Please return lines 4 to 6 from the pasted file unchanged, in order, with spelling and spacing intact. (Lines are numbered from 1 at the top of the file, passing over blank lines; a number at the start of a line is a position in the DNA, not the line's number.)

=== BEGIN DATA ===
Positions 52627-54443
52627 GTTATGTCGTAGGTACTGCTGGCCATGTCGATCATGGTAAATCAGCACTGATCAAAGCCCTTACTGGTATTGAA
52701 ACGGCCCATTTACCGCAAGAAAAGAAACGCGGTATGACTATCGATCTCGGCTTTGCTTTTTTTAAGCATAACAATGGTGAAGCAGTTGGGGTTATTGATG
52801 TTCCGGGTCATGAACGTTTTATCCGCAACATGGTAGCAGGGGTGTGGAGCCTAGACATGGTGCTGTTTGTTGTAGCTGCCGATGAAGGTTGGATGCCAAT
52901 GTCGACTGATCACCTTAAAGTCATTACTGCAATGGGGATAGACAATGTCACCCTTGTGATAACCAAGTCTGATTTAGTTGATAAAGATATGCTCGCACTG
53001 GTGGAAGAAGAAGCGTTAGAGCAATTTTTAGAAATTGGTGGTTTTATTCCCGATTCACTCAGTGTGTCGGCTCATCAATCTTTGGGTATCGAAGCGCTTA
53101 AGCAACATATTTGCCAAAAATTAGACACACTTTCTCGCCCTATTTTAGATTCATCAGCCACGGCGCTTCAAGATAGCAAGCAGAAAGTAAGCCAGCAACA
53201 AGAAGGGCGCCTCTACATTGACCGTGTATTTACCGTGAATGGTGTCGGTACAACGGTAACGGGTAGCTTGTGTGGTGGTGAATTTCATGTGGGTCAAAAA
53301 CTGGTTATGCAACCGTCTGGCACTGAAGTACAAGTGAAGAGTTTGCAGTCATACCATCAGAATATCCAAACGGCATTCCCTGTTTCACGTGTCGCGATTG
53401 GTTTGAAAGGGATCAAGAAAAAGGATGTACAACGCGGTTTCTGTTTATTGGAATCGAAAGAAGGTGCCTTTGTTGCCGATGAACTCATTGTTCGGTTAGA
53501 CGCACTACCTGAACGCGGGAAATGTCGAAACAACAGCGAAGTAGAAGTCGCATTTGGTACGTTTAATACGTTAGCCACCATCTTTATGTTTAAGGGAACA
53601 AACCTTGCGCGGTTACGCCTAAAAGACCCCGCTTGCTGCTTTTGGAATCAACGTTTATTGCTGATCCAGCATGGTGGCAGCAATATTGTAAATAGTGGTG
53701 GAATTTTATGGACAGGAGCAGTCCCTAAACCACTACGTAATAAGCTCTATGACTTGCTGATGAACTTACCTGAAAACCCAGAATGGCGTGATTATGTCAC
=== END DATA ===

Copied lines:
52801 TTCCGGGTCATGAACGTTTTATCCGCAACATGGTAGCAGGGGTGTGGAGCCTAGACATGGTGCTGTTTGTTGTAGCTGCCGATGAAGGTTGGATGCCAAT
52901 GTCGACTGATCACCTTAAAGTCATTACTGCAATGGGGATAGACAATGTCACCCTTGTGATAACCAAGTCTGATTTAGTTGATAAAGATATGCTCGCACTG
53001 GTGGAAGAAGAAGCGTTAGAGCAATTTTTAGAAATTGGTGGTTTTATTCCCGATTCACTCAGTGTGTCGGCTCATCAATCTTTGGGTATCGAAGCGCTTA